Also, the “new” review of the literature which shows that “IUDs do not present a significant risk of tubal inferility” were VERY specific in their participant bias.

    ALL the women were nullipara, none of the women had ever had an STD, most were also using condoms (a lot of young women would think, “I’m protected, what’s the point?”) and most important the AVERAGE number of partners the women in this review had…..: ONE!

    The “review” and new study are seriously flawed and it could lead to an other generation of women (who have more than one partner, who pick up a STD, or have ever had one, for whatever reason, who DO NOT use condoms in addition to their IUDs) with serious side effect from this very flawed method of birth control.

    Just my opinion…..based on science.

  4. Neeva Says:

    Hmm, let’s just remember that there have been a number of deaths caused by various hormonal methods as well.
    The way I see it, effective contraception disables one of the most elementar body processes. One simply can’t expect this to have no side effects.

  5. Madamoiselle L Says:

    Of course, sadly, the research to find a good, reliable, sustainable, non-dangerous BC method is not being funded.

    The drug companies can put billions of dollars of money into a medication to GROW YOUR EYELASHES (WTF?) But we still don’t have good male birth control, or a method for women to be in control of that won’t perhaps either kill us or cause us great discomfort in the process of MAYBE preventing a pregnancy. We SHOULD and COULD have done better by now.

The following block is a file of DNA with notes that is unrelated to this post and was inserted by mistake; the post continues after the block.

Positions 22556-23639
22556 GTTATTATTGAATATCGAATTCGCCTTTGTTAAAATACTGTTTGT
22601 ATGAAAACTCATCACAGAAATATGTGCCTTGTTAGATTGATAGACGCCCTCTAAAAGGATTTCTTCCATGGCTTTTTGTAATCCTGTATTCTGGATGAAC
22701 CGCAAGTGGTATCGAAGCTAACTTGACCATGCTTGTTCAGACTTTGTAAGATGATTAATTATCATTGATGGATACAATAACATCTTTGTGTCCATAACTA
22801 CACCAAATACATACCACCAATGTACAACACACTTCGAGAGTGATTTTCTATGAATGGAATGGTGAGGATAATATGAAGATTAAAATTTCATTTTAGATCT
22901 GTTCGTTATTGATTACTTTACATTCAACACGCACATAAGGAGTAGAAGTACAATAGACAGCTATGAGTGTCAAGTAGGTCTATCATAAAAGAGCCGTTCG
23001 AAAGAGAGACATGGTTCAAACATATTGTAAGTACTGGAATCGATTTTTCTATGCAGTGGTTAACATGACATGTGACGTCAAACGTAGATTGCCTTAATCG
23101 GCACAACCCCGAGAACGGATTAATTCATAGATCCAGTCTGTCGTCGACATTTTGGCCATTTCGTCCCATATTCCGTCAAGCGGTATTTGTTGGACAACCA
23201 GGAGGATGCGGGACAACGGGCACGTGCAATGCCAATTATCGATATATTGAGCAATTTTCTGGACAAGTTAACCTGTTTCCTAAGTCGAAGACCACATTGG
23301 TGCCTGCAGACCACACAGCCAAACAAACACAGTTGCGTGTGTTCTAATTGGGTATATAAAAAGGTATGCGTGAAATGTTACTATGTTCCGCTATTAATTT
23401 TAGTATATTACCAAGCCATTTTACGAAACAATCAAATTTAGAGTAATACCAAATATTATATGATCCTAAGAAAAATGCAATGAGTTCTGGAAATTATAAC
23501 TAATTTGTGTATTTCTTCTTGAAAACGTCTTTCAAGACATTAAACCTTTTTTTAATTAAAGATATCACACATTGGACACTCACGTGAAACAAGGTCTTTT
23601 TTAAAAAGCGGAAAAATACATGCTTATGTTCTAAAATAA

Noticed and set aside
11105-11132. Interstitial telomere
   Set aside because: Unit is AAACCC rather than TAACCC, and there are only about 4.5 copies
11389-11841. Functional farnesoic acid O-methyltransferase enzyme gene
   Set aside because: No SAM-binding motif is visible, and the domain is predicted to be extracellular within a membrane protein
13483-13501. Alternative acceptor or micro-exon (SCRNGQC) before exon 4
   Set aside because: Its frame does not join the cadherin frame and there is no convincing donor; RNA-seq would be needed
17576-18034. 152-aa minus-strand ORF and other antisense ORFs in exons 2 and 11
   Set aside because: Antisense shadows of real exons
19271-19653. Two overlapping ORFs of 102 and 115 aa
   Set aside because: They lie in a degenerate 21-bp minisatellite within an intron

My point was although I love Planned Parenthood a lot, they are really running with the new review of the literature on IUDs (and the results are VERY specific and that isn’t being said when the “benefits and fallacies” about the IUD are being talked about) and NOT addressing the fact that the IUD is far from a fool proof or safe form of birth control.

    Every woman needs to talk to her own doctor, making sure she reports her ENTIRE health history, as the IUD has more issues than are being addressed by the most recent (the only thing I can call it) Media Blitz.

  6. chingona Says:

    I think you’re being really alarmist. No, the IUD isn’t right for everyone, but neither is the pill. Women have even died from taking the pill!!111!!!ELEVENTY1!

    Just like the birth control pills available today are safer and better than the pills that were available when the technology was first introduced, the IUDs today are safer than the ones of the 1970s and 1980s (three decades ago, now).

    Just because the IUD is not the right method for everyone doesn’t mean it’s terrible and dangerous and ineffective. My sister-in-law had four unplanned pregnancies on the pill. With an IUD, she hasn’t had any more kids and she’s back in school, fulfilling plans that spent years on hold. I had a great experience with my IUD and no problems getting pregnant after I had it taken out.

    Every woman needs to talk to her doctor, learn about the pros and cons, and make her own decision.

  7. JD Says:

    I had my IUD (paraguard) put in almost 4 years ago. I love that I’m protected from pregnancy and I don’t really have to think about it. My libido came back and my headaches stopped, but the cramps I get are awful. I didn’t really ever have cramps before but these will wake me out of a deep sleep. I kind of hate to do it, but I’m having mine taken out as soon as I get insurance because I can’t take the pain anymore. Not sure what I will use instead… I have some friends who have the Mirena and really like it – minimal cramping, lighter period.